Set atop a craggy extinct volcano at the end of Edinburgh’s Royal Mile, Edinburgh Castle can be seen from most corners of the city. It is unquestionably Scotland’s most famous and important castle, housing the Crown Jewels, the Stone of Destiny and Mons Meg. The Edinburgh Tattoo, held annually on the sloping parade ground, is broadcast around the world.
Austere on the outside, sumptuous on the inside, Inveraray Castle has served as the seat of the Duke of Argyll since 1745. Inside, you’ll find priceless Beauvais tapestries, well-preserved swords from the Battle of Culloden and a priceless collection of china, silver and family heirlooms. The castle and its beautifully maintained gardens also offer outstanding views across Loch Fyne to the rugged Highlands beyond.
Arguably the most photographed castle in Scotland, Eilean Donan appears on more shortbread tins than any other Scottish building. Its setting on an island at the entrance of Loch Duich is picture perfect, and the views towards the Isle of Skye breathtaking. The castle is steeped in Jacobite history and crossing the stone bridge is like stepping back in time.
Cawdor Castle is famous for its literary connection to Shakespeare’s Macbeth, but sadly the connection is fictional. It was built long after the 11th century events the play was based on, but that hasn’t stopped fans flocking to see the home of Thane of Cawdor.
Still, the castle was built around a thorn tree that can be still viewed in the dungeon. And the three gardens in the immaculately manicured grounds are amongst the most beautiful in the country.
Another castle with a Macbeth connection, Glamis was also the childhood home of the late Queen Mother and where Queen Elizabeth II's sister, Princess Margaret, was born. It is also one of the most arresting castles in the country, built in red stones and festooned with turrets. The extensive grounds that surround it offer numerous walks.
Perched on a rocky outcrop overlooking Scotland’s wild north east coast, Dunnottar Castle is one of the most dramatically located in the country.
This formidable cliff-top stronghold has witnessed many of the most pivotal moments in Scotland’s history – William Wallace, Mary Queen of Scots, the Marquess of Montrose and Charles, Prince of Wales, have all stayed here. Wander through the ruins and you can still sense their ghosts.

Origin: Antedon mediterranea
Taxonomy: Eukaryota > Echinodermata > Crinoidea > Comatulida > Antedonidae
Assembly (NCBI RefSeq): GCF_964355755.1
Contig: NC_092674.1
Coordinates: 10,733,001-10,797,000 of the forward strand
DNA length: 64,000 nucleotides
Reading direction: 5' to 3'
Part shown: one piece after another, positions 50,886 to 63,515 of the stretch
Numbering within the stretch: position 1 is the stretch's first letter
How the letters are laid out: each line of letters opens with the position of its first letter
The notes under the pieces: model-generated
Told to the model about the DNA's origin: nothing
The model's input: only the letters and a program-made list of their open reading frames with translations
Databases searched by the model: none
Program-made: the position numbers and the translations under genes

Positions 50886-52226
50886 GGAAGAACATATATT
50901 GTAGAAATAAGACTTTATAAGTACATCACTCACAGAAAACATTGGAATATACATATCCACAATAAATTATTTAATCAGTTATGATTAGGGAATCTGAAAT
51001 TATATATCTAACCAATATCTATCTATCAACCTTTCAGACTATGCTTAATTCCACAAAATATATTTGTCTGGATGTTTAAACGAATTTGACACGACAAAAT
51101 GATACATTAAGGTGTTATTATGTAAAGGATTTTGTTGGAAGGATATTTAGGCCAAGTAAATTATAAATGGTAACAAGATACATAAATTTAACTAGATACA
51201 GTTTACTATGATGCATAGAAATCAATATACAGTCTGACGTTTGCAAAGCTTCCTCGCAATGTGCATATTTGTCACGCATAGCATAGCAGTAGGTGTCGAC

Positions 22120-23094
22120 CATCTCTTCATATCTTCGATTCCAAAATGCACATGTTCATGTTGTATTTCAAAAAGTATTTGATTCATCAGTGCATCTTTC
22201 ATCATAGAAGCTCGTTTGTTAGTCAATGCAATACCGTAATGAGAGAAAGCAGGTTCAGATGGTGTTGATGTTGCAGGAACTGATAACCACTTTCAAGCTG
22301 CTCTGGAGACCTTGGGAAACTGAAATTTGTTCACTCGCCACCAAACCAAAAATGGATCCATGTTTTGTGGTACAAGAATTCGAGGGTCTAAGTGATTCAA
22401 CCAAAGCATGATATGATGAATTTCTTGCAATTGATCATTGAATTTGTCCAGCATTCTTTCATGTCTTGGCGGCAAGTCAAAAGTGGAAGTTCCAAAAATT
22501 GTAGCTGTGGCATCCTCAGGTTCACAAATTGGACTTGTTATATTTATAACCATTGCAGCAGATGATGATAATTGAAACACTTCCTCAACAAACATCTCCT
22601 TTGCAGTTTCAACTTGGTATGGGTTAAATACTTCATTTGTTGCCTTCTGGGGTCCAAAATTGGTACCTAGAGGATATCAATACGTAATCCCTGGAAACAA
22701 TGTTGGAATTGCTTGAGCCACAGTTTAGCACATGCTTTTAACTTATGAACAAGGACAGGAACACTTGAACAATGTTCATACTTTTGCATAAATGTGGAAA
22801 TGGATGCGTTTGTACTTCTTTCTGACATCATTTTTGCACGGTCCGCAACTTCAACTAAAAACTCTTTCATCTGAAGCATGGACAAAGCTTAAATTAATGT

Home to the Atholl Highlanders, the Europe’s last remaining private army, the white-washed Blair Castle appears as a bright dash against ruggedly austere mountains. Surrounded by woodland, it was a brief hiding place of Bonnie Prince Charlie and a favourite of Queen Victoria. Indeed, the Atholl Highlander regiment was created to protect her during her stays.
A true Renaissance beauty, Stirling Castle was the favoured residence of the Stewart kings and queens. Knights, nobles and foreign ambassadors flocked to the castle to revel in its grandeur and to attend the spectacular christenings and coronations that took place here. You can still get a glimpse of that world today, with costumed courtiers, bodyguards and servants wandering the grounds during your visit.
The fairy tale turrets and landscaped gardens of Dunrobin Castle were styled to look like a French château when it was remodelled in 19th century by architect Sir Charles Barry. Much of the building, however, dates back to the 1300s, making it one of the oldest continuously inhabited castles in Scotland. It’s currently home to the 24th Countess of Sutherland.
Roofless and abandoned, New Slains Castle near Cruden Bay in Aberdeenshire is said to have inspired the vampire’s castle in Bram Stoker’s novel Dracula, which he wrote following a visit in the 1800s. Originally built in 1597, New Slains Castle lost its roof in 1925, when the Earl of Errol removed it for tax purposes.
Situated in Stirlingshire, not far from Sir Andy Murray’s home town of Dunblane, Doune Castle is famous for its imposing 100ft gatehouse and one of the best preserved Great Halls in Scotland. It was also featured as the home of the taunting French knights in Monty Python And The Holy Grail, and more recently as the Starks' homeland of Winterfell in Game Of Thrones.
Fyvie Castle in Aberdeenshire began life as simple castle in the 13th century. But over the centuries, as it passed through the hands of five powerful families, it was built upon and embellished until it become of the the most impressive Scottish Baronial fortress in Scotland. The magnificent sweeping staircase leads to largest private collections of Raeburns in the world.
Long time favourite with the British Royal Family, Balmoral Castle has been their premier Scottish stay since it was purchased for Queen Victoria by Prince Albert in 1852. Regarded as a classic example of Scots Baronial architecture, the castle and the grounds are open to visitors from April to July.
Another one of Scotland’s most photographed castles, Kilchurn Castle looks out across Loch Awe, with the imposing Ben Cruachan providing a dramatic backdrop. Built on a small, rocky isthmus, it was built by the powerful Campbell clan who controlled much of this region in medieval times. Head up to the tower house’s battlements for the most expansive views.
If its bizarrely-shaped turrets, winding spiral staircases and a dark, dingy dungeon you’re after, Braemar Castle ticks all the boxes. Built in the 17th century by Clan Farquharson, the setting is pretty epic, too. It’s nestled in the heart of the majestic Cairngorms National Park.